During Hillary Clinton's long run for president, the Democratic Party didn't really know what to do with Bill. He was part asset and part embarrassment. Honest people knew he'd been a far better politician than she could ever be. Eventually they decided to keep him on the sidelines so that he wouldn't steal the spotlight. Besides, he had one big liability – his history of bad behaviour with women. Of course he's old and enfeebled now, and all that's in the past. But his scandals with women meant that Hillary could never completely seize the high ground against the pussy-grabbing Donald Trump.
The scandals meant that Hillary's feminist credentials were compromised, too. She could scarcely say "I believe the women" when she'd spent so many years working to discredit the women who accused her husband of preying on them.
Then Harvey Weinstein fell. And Louis C.K., and a host of other predatory men. Now some Republican politicians are fighting a rearguard action to protect Roy Moore, the creepy candidate from Alabama whose well-documented taste for teenage girls might end his bid for a Senate seat. The political hypocrisy is so naked that even other Republicans can't swallow it. And that inevitably brings up the behaviour of Bill Clinton – whose alleged crimes and misdemeanours against women have always been the Democratic Party's most undiscussable awkward subject. It's hard to justify your side's outrage over the other side's outrageous misconduct if you're still giving your own guy a pass.
What took the Democrats so long? The question answers itself. Until now, they had a lot to lose. Calling Bill out would have meant betraying Hillary as well. Now that Hillary is finished, the party the Clintons once owned now owes them nothing.
On top of that, the younger generation is inclined to judge him far more harshly than their elders did. "The Democratic Party needs to make its own reckoning of the way it protected Bill Clinton," wrote Caitlin Flanagan, a lifelong Democrat, on The Atlantic's website. At Vox, liberal commentator Matthew Yglesias argued that the Monica Lewinsky scandal should have cost him his presidency. In The New York Times, the achingly liberal young columnist Michelle Goldberg wrote a piece called "I believe Juanita." The much-derided Juanita Broaddrick is the woman who alleges Mr. Clinton raped her in 1978 when he was Arkansas attorney-general. She is a Trump supporter and a darling of the right-wing media. Despite these partisan connections, her account of what transpired is damning – and highly credible.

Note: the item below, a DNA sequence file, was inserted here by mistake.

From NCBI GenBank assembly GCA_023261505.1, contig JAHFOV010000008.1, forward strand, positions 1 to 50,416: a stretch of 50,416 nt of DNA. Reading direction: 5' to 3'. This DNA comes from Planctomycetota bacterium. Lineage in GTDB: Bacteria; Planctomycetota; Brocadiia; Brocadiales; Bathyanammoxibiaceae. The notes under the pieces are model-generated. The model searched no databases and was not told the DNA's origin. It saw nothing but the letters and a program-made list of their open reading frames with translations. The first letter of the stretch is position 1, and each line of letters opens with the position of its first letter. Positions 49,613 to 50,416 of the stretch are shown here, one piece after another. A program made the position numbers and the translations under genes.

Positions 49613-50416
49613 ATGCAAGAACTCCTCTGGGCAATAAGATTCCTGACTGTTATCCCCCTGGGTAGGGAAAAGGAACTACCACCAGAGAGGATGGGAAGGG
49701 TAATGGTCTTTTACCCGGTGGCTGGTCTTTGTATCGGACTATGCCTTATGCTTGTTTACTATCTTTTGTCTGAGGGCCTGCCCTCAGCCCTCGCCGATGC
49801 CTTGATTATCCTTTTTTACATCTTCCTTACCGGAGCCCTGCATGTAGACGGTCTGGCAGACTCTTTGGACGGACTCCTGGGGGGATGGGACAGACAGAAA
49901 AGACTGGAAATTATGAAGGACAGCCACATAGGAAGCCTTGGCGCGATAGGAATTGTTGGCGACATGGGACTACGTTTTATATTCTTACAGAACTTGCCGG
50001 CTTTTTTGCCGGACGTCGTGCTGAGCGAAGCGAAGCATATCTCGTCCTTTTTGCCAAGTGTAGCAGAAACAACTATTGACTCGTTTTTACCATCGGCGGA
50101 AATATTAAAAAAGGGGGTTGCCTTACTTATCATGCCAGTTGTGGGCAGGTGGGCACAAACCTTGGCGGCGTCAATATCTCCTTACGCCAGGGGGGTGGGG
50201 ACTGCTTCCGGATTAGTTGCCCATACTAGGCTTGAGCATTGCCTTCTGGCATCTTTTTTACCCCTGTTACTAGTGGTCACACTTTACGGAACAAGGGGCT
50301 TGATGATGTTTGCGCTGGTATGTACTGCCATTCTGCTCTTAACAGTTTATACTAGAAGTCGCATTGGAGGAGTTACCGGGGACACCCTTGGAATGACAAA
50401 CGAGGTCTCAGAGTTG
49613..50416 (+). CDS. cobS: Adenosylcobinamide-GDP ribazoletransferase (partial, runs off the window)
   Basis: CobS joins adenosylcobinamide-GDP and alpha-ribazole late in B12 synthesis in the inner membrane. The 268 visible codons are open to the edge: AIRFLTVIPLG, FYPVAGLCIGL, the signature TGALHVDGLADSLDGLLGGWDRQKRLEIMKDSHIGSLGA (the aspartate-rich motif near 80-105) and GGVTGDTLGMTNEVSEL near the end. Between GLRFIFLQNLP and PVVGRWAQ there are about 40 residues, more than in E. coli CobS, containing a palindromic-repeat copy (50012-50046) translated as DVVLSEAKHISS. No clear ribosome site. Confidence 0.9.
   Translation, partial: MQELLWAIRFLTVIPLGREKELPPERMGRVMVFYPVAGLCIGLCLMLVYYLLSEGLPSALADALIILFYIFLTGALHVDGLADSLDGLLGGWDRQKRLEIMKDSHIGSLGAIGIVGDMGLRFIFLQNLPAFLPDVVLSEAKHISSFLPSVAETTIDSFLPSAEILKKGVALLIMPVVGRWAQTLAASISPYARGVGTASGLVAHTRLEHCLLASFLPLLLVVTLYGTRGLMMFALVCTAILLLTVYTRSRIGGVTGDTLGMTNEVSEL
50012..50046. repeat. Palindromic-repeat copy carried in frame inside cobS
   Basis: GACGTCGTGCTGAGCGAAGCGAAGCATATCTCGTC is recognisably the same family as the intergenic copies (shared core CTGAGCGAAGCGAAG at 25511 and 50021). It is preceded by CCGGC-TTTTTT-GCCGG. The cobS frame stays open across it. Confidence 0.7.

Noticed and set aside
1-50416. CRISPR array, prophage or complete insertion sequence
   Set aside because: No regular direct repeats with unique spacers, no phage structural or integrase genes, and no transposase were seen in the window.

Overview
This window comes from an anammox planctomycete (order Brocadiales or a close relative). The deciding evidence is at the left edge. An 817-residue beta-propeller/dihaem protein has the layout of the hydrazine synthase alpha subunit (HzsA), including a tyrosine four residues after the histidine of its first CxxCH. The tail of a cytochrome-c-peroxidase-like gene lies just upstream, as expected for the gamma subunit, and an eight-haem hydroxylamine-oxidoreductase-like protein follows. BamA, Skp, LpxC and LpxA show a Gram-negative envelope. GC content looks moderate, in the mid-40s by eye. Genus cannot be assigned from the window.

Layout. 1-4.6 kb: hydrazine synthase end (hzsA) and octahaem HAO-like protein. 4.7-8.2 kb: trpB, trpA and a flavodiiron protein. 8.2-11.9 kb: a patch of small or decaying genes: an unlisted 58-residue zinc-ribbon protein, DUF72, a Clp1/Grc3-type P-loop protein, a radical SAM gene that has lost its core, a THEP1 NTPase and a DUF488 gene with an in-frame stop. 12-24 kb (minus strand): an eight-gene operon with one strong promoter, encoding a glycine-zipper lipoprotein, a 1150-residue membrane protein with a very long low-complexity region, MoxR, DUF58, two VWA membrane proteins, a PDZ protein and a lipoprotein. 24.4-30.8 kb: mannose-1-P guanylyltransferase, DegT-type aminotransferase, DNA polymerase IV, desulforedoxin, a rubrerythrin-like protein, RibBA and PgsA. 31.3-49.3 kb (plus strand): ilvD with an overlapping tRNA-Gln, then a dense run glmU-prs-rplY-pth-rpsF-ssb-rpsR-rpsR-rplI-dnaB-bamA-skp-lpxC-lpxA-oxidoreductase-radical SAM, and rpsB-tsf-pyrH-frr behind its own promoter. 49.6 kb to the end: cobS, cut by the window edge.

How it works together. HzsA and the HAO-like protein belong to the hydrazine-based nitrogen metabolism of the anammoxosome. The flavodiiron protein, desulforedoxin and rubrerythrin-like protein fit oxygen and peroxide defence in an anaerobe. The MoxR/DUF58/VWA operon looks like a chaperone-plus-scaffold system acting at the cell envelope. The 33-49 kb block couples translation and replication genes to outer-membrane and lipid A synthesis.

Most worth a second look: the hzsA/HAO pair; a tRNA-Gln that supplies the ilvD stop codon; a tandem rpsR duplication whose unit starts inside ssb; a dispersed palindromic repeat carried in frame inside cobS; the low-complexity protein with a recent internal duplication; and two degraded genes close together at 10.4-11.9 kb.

Hillary Clinton made her debut on the national stage defending her husband's honour – a duty she was to perform often. It was 1992, when Bill was running for president. Together, they appeared on 60 Minutes to counter tabloid allegations that he'd had a long-running affair with a big-haired blonde named Gennifer Flowers. In the interview, Hillary looks young and fresh and terribly earnest. She nods at her husband trustingly as he explains that the tabloids are spreading money around to tempt women to say nasty things about him. "There's a recession on and times are tough," he says forgivingly. "She said wacky things," Hillary adds in a disconcerting Arkansas accent. "You know, I'm not sittin' here, some little woman standing by my man like Tammy Wynette," she says.
It was as skilled a political performance as I ever saw.
After that, Hillary stood by her man no matter what. The deal was baked into their marriage. Her ambitions were at stake too. Feminists gave her husband's "bimbo eruptions" a pass because he was going to implement their agenda. So what if he was a bit of a pig with women? (After all, JFK and Teddy were no saints either.) When Monica Lewinsky came along, they stood by him once again. They did not think that getting oral sex from a 22-year-old intern in the White House (or lying about it) was grounds for impeachment. Nor, for that matter, did the American people. In a now-infamous opinion piece in The Times, Gloria Steinem defended the president by saying the encounters with Ms. Lewinsky were consensual. She trashed two other women, Kathleen Willey and Paula Jones, who had accused him of sexual misconduct. She didn't mention Juanita Broaddrick at all.
For feminists of Ms. Steinem's vintage, the overwhelming importance of electing Hillary Clinton forced them to suppress the truth – that her husband was just another predatory male who used his power to go after women who caught his eye. It's hardly rare in politics and, until relatively recently, no one got too fussed about it. The trouble is that the line between womanizing and sexual misconduct (or worse) can get awfully blurry. And if the womanizing gets out of hand, the political costs can be extremely high. The real sting in all the accusations of infidelity levelled against Mr. Clinton was not whether he'd cheated on his wife from time to time. It was whether he was capable of exercising restraint over his sexual appetites and personal conduct. And the answer was clearly no.
So now the day of reckoning has finally come. And liberals who backed the Clintons all these years face a reckoning of their own. They enabled it. It seemed like a reasonable deal at the time. In hindsight, maybe not so much.